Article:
Curbing Content Theft by Harry Khanna

We are spoiled. Those of us who have grown up with the internet are accustomed to instant gratification of information. How many feet are in a 3 meters? Google it. How old is Justice Thomas? Ask Siri. What’s the name of the song that’s playing right now? There’s an app for that. But this expectation of instant gratification breaks down when it comes to copyrighted content, specifically television and movies. And the unwillingness of the studios, cable networks, and content providers to cater to this expectation often drives a person to steal the content when they would have willingly paid for it. This problem is particularly acute for people who use operating systems like GNU/Linux. For example, a colleague of mine is a fan of a TV show named Workaholics which airs on Comedy Central. He runs a distribution of GNU/Linux, and once asked me how he could watch old episodes for this show, and it struck me that there really is no good way.The most straightforward way would be to purchase the Comedy Central channel for your TV, but there are three major problems with this. First, in most areas, you cannot just purchase Comedy Central individually. You have to buy a bundle that include dozens or hundreds of other channels that you have no interest in. Moreover, you’re not interested in all of the shows on Comedy Central. If you just want to watch Workaholics, why do you have to purchase (and pay for) all the extra stuff? Second, young people increasingly do not own TVs, nor do they want to. They consume content on their computers which usually do not have TV tuners. Third, even if you had a TV and you were willing to pay for the extra channels, you still can’t watch old episodes of the show. And it is highly inconvenient to watch new episodes of the show as they air without purchasing a DVR since you would have to be physically present in front of your TV when the show is on. While this may have been a fact of life in the 1990s, consumer expectations have changed with technology, and it is no longer an acceptable solution.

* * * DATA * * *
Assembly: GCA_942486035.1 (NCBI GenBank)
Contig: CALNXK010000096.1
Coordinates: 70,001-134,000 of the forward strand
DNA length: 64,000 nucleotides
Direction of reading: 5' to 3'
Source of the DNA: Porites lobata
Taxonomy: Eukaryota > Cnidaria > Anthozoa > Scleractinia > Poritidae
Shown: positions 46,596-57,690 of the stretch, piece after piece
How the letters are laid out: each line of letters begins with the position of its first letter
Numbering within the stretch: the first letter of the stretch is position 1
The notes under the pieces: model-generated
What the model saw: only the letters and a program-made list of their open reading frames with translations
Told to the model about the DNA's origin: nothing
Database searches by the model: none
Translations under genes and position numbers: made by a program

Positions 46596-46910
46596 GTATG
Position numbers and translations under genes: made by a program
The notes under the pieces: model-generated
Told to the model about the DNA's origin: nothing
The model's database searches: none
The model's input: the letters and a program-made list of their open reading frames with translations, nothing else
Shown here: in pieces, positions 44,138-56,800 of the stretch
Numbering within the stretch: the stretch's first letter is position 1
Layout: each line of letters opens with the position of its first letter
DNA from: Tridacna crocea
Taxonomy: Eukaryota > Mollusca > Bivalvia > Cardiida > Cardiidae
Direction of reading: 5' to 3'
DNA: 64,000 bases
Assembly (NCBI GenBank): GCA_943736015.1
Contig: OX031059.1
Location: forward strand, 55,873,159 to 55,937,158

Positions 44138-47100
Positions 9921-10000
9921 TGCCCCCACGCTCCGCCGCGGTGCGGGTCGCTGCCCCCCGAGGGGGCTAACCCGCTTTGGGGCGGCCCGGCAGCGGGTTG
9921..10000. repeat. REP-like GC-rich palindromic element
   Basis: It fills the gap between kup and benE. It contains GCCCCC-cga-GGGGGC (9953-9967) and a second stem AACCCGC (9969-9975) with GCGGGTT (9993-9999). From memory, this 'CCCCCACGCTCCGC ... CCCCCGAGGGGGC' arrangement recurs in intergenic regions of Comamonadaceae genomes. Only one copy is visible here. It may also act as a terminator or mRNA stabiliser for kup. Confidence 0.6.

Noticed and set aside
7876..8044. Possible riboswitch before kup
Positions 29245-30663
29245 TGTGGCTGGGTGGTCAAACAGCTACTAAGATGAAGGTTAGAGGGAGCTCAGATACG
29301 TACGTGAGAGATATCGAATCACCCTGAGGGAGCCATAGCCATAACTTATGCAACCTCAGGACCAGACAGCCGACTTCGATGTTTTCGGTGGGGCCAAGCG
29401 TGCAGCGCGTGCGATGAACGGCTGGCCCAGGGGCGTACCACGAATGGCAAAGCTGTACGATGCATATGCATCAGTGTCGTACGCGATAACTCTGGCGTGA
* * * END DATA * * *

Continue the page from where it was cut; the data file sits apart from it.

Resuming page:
http://www.stlr.org/2012/12/curbing-content-theft/

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